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Doug Leier: Stocking fish more than simply that

There’s more than meets the eye when it comes to stocking a new lake for fishing. Photo courtesy NDGF

There's more than meets the eye when it comes to stocking a new lake for fishing. Just having water doesn't equate to having fish, or being able to sustain or grow a population of fish.

When fisheries biologists are asked to "stock this lake," it begins a process. The first step in establishing a new lake is to ensure that the public has access.

According to an article written by State Game and Fish Department fisheries management section leader in the July 2017 issue of North Dakota Outdoors magazine, wild fish are considered a public resource in North Dakota. The Game and Fish Department will not stock a lake unless there's some public benefit. It doesn't make sense to create a fishery with public resources that is inaccessible or unusable to licensed anglers.

All lakes on the Game and Fish Department's list of fishing waters, published annually in the March/April issue of North Dakota Outdoors, and also provided on the agency website at gf.nd.gov, have some form of public access. Some have public lands and park-like access areas, some are accessible from a public right-of-way, such as a section line.

Others have easements with willing private landowners, who agree to allow the public to access the water across their land in exchange for the Game and Fish Department stocking fish and managing the lake.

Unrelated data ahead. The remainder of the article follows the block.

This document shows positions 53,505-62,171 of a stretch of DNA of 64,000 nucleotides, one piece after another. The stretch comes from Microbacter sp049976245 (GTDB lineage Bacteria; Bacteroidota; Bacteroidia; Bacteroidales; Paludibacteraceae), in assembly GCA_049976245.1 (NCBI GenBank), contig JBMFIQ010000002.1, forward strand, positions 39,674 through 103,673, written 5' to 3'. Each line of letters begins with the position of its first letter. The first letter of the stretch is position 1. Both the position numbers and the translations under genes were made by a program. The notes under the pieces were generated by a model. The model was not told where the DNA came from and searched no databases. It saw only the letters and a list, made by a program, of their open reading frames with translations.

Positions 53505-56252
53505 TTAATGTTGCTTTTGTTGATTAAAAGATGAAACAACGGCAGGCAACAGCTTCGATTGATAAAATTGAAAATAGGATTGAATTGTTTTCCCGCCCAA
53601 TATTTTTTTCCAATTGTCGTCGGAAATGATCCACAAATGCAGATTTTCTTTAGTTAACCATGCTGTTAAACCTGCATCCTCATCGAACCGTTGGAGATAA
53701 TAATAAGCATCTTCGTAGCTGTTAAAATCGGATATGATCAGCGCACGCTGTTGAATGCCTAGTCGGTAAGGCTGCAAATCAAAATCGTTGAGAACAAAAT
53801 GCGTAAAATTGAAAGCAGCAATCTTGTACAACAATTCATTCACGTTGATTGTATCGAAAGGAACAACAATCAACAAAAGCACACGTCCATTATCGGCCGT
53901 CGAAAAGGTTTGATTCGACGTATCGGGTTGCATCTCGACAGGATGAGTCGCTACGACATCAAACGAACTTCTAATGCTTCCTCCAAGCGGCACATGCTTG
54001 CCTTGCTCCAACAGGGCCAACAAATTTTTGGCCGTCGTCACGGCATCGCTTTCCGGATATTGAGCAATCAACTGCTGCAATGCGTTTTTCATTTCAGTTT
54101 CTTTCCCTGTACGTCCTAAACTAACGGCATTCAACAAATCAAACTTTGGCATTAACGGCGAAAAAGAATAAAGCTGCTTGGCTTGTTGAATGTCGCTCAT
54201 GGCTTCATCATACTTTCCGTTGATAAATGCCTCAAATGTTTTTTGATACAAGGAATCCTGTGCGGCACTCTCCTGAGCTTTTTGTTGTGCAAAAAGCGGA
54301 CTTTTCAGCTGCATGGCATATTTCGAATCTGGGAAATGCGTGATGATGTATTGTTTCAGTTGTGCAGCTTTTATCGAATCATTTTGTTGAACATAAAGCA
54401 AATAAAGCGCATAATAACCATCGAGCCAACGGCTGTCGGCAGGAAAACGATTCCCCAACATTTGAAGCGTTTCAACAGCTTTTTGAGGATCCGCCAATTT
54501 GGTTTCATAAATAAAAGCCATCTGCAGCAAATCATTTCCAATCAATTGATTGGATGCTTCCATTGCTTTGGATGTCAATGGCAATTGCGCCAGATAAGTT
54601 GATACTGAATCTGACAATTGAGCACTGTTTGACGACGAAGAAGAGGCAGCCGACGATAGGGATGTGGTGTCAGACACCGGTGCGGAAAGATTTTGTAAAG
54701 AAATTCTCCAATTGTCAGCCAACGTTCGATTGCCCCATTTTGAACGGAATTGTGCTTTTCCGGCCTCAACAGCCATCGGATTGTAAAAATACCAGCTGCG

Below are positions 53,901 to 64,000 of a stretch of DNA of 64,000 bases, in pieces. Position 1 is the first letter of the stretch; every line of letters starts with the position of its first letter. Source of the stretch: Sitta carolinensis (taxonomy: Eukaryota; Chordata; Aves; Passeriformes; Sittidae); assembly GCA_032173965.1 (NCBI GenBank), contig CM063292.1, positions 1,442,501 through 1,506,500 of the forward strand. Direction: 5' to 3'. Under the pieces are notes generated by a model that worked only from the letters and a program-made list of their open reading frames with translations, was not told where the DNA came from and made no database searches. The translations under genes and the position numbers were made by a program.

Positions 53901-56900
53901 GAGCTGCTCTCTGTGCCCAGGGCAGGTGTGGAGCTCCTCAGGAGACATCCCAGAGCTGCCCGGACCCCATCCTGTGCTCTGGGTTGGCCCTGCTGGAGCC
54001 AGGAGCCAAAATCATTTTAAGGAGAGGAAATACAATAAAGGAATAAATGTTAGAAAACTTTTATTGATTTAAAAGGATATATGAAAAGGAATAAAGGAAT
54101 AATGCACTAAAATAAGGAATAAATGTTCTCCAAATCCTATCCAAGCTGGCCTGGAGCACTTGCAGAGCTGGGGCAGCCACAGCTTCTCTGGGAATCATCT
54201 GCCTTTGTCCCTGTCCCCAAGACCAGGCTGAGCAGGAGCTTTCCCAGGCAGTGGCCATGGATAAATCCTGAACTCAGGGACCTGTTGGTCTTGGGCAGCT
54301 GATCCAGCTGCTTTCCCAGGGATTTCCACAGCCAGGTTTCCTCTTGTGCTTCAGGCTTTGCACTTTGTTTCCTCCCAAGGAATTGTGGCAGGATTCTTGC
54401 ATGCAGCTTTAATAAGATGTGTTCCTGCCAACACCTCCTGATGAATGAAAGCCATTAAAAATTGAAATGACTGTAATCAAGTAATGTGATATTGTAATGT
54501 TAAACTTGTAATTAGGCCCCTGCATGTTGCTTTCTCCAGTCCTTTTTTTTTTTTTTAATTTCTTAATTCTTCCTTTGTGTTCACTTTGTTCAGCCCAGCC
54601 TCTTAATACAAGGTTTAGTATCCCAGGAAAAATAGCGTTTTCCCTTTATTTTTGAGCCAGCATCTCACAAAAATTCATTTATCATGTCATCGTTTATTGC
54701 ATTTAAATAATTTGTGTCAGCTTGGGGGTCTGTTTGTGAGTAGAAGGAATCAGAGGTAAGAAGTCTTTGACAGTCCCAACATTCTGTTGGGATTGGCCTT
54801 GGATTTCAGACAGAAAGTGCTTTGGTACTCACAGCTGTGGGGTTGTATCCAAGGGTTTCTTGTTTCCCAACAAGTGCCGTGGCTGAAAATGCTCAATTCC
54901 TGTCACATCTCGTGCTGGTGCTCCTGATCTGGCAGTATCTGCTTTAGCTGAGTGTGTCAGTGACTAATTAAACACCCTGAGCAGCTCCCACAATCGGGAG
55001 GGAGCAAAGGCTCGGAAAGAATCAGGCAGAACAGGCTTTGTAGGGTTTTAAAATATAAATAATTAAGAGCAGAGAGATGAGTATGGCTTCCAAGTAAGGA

Then biologists want to learn as much as possible about the resource before preparing a formal easement or writing a management and stocking plan. Biologists will typically assess the size of the lake and measure depth and oxygen levels to see if it can support fish over winter. In some instances, they may set nets to determine what kind of fish, if any, are already present.

Then, like a farmer planning which crops to plant, they use the information gathered to select fish best suited for the lake. While anglers may want walleye or perch, the limiting factors on the water body may bode well for some other species instead.

For instance, a small water body may support panfish and not a predator like northern pike. Or, if the water has no fish, they may stock yellow perch, which can thrive on aquatic insects and amphipods when there are no other fish to compete with.

But if the water is already full of fathead minnows, walleye may be the best option for producing quality fishing in a short amount of time because they grow well in that type of environment.

Once fish are selected and stocked, the lake is left alone for a time to let the fish grow to catchable size. Periodic test netting is done to evaluate survival, growth and possible reproduction.

When the fish become abundant and large enough for anglers to catch, the lake is added to the fishing waters list for anglers to see.

Fortunately in North Dakota, this process has taken place dozens of times over the past decade, and who knows, there might still be a few waters out there with potential for adding to the list.

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